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Pegasos: Primal Estimated subgradient solver for SVM
"... We describe and analyze a simple and effective stochastic subgradient descent algorithm for solving the optimization problem cast by Support Vector Machines (SVM). We prove that the number of iterations required to obtain a solution of accuracy ɛ is Õ(1/ɛ), where each iteration operates on a singl ..."
Abstract

Cited by 279 (15 self)
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We describe and analyze a simple and effective stochastic subgradient descent algorithm for solving the optimization problem cast by Support Vector Machines (SVM). We prove that the number of iterations required to obtain a solution of accuracy ɛ is Õ(1/ɛ), where each iteration operates on a single training example. In contrast, previous analyses of stochastic gradient descent methods for SVMs require Ω(1/ɛ2) iterations. As in previously devised SVM solvers, the number of iterations also scales linearly with 1/λ, where λ is the regularization parameter of SVM. For a linear kernel, the total runtime of our method is Õ(d/(λɛ)), where d is a bound on the number of nonzero features in each example. Since the runtime does not depend directly on the size of the training set, the resulting algorithm is especially suited for learning from large datasets. Our approach also extends to nonlinear kernels while working solely on the primal objective function, though in this case the runtime does depend linearly on the training set size. Our algorithm is particularly well suited for large text classification problems, where we demonstrate an orderofmagnitude speedup over previous SVM learning methods.
Exponentiated gradient algorithms for conditional random fields and maxmargin Markov networks
, 2008
"... Loglinear and maximummargin models are two commonlyused methods in supervised machine learning, and are frequently used in structured prediction problems. Efficient learning of parameters in these models is therefore an important problem, and becomes a key factor when learning from very large dat ..."
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Cited by 59 (1 self)
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Loglinear and maximummargin models are two commonlyused methods in supervised machine learning, and are frequently used in structured prediction problems. Efficient learning of parameters in these models is therefore an important problem, and becomes a key factor when learning from very large data sets. This paper describes exponentiated gradient (EG) algorithms for training such models, where EG updates are applied to the convex dual of either the loglinear or maxmargin objective function; the dual in both the loglinear and maxmargin cases corresponds to minimizing a convex function with simplex constraints. We study both batch and online variants of the algorithm, and provide rates of convergence for both cases. In the maxmargin case, O ( 1 ε) EG updates are required to reach a given accuracy ε in the dual; in contrast, for loglinear models only O(log (1/ε)) updates are required. For both the maxmargin and loglinear cases, our bounds suggest that the online EG algorithm requires a factor of n less computation to reach a desired accuracy than the batch EG algorithm, where n is the number of training examples. Our experiments confirm that the online algorithms are much faster than the batch algorithms in practice. We describe how the EG updates factor in a convenient way for structured prediction problems, allowing the algorithms to be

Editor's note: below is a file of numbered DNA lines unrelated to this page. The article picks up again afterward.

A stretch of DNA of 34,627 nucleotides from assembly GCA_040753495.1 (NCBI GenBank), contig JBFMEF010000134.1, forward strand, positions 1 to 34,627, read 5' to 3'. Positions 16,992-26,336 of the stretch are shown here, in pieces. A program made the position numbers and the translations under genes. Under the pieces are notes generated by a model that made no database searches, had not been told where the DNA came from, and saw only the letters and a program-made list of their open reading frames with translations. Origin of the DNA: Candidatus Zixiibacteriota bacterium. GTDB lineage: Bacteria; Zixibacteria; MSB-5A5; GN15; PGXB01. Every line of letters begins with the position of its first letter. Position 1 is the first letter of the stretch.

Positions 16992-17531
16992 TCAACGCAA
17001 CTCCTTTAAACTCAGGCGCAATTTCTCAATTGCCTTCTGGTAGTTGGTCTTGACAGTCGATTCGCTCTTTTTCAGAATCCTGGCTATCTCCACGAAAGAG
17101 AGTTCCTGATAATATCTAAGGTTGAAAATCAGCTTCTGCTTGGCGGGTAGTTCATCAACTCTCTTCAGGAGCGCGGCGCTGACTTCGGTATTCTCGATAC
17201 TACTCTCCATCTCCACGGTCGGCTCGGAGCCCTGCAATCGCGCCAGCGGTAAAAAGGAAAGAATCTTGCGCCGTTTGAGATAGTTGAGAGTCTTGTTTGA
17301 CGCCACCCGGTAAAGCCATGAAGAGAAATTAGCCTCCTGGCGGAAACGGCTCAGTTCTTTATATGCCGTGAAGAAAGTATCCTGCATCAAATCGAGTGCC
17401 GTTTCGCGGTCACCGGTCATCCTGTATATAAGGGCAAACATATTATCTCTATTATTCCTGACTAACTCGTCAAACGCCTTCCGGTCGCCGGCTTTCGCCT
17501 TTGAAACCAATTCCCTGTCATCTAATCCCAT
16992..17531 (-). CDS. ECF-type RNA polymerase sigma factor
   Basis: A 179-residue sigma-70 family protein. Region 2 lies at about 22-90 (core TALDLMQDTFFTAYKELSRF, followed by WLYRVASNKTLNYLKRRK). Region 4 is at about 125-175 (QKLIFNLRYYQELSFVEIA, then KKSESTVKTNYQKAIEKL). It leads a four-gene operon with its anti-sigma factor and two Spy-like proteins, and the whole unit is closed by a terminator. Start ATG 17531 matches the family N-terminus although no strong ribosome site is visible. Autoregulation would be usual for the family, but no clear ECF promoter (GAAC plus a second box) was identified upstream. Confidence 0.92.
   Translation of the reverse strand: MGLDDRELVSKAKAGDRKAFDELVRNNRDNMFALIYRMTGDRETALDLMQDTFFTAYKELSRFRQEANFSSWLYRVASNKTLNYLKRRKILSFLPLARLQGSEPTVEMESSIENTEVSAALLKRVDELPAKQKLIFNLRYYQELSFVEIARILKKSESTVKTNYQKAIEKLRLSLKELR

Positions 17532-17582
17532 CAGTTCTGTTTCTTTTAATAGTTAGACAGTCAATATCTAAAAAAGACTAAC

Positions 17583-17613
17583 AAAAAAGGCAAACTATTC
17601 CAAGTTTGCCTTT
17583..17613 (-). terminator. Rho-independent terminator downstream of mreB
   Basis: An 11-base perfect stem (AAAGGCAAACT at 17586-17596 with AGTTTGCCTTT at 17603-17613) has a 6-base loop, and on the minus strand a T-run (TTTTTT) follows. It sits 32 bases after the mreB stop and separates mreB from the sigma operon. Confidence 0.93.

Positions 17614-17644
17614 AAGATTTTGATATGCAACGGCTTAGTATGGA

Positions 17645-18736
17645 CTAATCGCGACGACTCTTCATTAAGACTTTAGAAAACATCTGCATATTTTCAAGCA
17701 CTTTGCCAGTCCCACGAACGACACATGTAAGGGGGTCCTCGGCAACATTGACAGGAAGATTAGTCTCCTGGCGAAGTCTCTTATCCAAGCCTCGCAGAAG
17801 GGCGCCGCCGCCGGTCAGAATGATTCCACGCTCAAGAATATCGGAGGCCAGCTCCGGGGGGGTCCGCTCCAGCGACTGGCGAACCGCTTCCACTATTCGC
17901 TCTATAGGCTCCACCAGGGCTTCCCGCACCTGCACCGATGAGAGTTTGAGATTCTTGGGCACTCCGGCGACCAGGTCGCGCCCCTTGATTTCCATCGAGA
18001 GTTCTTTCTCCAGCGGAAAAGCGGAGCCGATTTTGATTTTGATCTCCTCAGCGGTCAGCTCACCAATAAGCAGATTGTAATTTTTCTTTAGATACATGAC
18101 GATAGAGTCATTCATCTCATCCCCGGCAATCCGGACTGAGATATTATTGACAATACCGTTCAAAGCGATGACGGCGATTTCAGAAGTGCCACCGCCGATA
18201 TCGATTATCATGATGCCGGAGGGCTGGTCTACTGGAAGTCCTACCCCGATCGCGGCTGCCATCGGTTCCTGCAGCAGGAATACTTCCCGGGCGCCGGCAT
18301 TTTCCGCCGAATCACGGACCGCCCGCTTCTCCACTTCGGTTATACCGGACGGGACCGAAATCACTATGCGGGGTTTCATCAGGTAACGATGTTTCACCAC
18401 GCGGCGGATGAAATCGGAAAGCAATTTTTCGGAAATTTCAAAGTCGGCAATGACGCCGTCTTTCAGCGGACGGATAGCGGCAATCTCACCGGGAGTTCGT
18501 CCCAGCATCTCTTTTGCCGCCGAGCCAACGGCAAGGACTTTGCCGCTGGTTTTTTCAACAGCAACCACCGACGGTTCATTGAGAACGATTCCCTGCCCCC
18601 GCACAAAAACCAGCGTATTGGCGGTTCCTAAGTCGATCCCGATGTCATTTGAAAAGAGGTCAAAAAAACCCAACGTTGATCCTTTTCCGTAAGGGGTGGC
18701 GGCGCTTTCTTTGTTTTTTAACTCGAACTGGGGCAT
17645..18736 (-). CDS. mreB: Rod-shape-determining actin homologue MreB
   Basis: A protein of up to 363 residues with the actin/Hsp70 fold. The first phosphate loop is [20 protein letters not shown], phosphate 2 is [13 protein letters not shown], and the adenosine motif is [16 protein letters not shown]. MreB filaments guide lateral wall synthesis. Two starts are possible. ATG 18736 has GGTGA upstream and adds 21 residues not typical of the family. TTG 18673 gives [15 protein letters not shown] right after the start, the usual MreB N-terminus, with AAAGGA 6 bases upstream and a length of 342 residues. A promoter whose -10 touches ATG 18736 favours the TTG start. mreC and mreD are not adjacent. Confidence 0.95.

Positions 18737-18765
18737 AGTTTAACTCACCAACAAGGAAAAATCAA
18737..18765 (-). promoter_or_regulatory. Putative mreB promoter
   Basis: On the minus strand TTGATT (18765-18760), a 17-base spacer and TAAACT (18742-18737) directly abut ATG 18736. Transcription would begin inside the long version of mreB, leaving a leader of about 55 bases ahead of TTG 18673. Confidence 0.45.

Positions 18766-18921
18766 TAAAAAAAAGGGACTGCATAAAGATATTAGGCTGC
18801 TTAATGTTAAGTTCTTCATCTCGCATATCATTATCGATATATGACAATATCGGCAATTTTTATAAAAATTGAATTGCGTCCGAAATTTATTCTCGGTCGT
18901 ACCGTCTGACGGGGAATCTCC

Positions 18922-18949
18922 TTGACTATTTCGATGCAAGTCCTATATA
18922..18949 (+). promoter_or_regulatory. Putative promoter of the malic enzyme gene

Neighborhood Property based Pattern Selection For Support Vector Machines
, 2006
"... Support Vector Machine (SVM) has been spotlighted in the machine learning community thanks to its theoretical soundness and practical performance. When applied to a large data set, however, it requires a large memory and long time for training. To cope with the practical difficulty, we propose a pat ..."
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Cited by 5 (0 self)
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Support Vector Machine (SVM) has been spotlighted in the machine learning community thanks to its theoretical soundness and practical performance. When applied to a large data set, however, it requires a large memory and long time for training. To cope with the practical difficulty, we propose a pattern selection algorithm based on neighborhood properties. The idea is to select only the patterns that are likely to be located near the decision boundary. Those patterns are expected to be more informative than the randomly selected patterns. The experimental results provide promising evidence that it is possible to successfully employ the proposed algorithm ahead of SVM training. 1 1